July 16, 2014
Epic Service Call Prompts Apology From Comcast
By Steve Anderson
Contributing TMCnet Writer
When tech journalist Ryan Block decided it was time to drop Comcast (News - Alert) in favor of a different service provider, he probably never would have expected that what would happen later actually would happen to anyone. But his call to Comcast prompted a roughly 20 minute ordeal—just over eight minutes of which he recorded—and the end result was a customer service and public relations nightmare, and a move that actually prompted an apology from Comcast itself.
Listening to the call in question is difficult enough; trying to imagine having lived it even worse. But following the wide release of the recording—which subsequently went pretty much viral and gave itself a good chance of showing up on a lot of “end-of-the-year wrapup” reports this December—Comcast issued an apology to Block. Comcast's Tom Karinshak, who serves as the company's head of customer experience, said in a statement: “The way in which our representative communicated with him is unacceptable and not consistent with how we train our customer service representatives. We are investigating this situation and will take quick action. While the overwhelming majority of our employees work very hard to do the right thing every day, we are using this very unfortunate experience to reinforce how important it is to always treat our customers with the utmost respect.”
This call came at a particularly poor time for Comcast, who is currently working on a merger between itself and Time Warner Cable, a deal reportedly valued at $45 billion dollars. While Comcast is assuring the public and regulators alike that the reduced competition would allow Comcast to better serve its customer base, its detractors point to calls just like this to note that Comcast probably couldn't do a much worse job of serving its customer base without the benefit of power tools.
Given that Comcast recently narrowly beat Monsanto to take home “The Consumerist” trophy for Worst Company in America, and reportedly winning the title for the second time since 2010, this was definitely not the time for Comcast to be on the bad end of a call like this. Comcast's apology was a smart move, though perhaps the only smart move it could make.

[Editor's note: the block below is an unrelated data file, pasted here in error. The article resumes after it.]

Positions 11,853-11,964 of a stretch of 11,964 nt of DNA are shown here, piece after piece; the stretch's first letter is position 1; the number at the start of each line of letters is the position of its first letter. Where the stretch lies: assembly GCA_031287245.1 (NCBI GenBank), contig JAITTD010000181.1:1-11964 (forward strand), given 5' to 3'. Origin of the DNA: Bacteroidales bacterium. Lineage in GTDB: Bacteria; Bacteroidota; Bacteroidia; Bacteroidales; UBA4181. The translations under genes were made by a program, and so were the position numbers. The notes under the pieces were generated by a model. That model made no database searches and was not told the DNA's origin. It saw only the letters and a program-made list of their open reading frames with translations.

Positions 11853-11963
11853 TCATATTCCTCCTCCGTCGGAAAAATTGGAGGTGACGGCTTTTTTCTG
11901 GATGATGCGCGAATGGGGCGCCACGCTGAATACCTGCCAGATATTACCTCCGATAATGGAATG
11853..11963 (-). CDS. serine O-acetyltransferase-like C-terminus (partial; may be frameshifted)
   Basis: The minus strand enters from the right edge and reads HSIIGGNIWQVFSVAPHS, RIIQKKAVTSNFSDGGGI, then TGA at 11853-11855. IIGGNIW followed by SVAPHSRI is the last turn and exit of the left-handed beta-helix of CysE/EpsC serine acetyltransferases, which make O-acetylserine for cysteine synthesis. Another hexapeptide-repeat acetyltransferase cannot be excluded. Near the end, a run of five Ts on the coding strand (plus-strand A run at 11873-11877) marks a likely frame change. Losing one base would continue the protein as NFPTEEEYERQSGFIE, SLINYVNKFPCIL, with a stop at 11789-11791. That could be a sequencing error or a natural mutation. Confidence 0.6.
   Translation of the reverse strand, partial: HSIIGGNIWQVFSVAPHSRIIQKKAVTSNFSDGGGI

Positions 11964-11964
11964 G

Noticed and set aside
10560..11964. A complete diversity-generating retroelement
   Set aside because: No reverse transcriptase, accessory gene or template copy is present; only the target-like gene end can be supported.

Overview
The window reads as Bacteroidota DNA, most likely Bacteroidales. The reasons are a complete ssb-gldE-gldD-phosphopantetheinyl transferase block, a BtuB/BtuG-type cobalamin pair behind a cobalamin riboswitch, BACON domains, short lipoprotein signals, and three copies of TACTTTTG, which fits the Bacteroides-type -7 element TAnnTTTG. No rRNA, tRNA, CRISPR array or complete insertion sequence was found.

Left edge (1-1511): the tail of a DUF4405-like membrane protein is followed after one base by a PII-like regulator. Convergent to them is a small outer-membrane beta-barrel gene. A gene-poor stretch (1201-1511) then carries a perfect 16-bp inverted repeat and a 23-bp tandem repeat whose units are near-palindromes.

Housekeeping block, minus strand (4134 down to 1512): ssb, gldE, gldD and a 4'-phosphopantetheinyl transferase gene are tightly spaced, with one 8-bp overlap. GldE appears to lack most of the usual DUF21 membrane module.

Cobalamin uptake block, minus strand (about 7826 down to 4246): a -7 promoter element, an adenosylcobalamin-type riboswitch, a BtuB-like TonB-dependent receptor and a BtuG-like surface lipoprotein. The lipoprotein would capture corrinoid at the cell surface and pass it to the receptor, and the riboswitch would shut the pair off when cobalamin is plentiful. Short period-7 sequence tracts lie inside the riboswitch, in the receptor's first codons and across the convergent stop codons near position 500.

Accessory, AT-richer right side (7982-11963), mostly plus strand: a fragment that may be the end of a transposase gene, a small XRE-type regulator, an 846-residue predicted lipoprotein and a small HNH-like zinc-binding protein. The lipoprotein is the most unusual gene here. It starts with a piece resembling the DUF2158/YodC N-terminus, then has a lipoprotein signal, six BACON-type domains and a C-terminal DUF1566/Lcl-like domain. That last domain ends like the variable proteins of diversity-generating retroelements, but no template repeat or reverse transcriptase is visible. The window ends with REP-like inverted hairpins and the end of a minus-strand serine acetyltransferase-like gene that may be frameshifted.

Perhaps worse is the public opinion following the incident; seeing what people have to say about Block's nightmarish phone call suggests this is really not the first time such a thing has happened, but more like the first time someone actually managed to record it. Some have even suggested that the call is less the representative's fault and more Comcast's own for using some kind of specific compensation structure that relates more toward numbers retained than to quality of service. Though this is just the suggestion of the laity as opposed to the company line, the fact that this is the public perception is perhaps even more damaging than the recording of the call itself.
Indeed, many likely have horror stories about Comcast on one level or another—a favorite coffee shop of mine frequently has trouble with Comcast's Internet service, and attempts to fix same are met with quite a bit of trouble—and this is a point that Comcast will desperately need to address before it finds its business wrecked by competitors who offer even the simplest note of relief. Comcast's apology was an excellent move, but it's not likely to prove sufficient in light of the host of horror stories and general negative perception currently in the field.
Edited by Maurice Nagle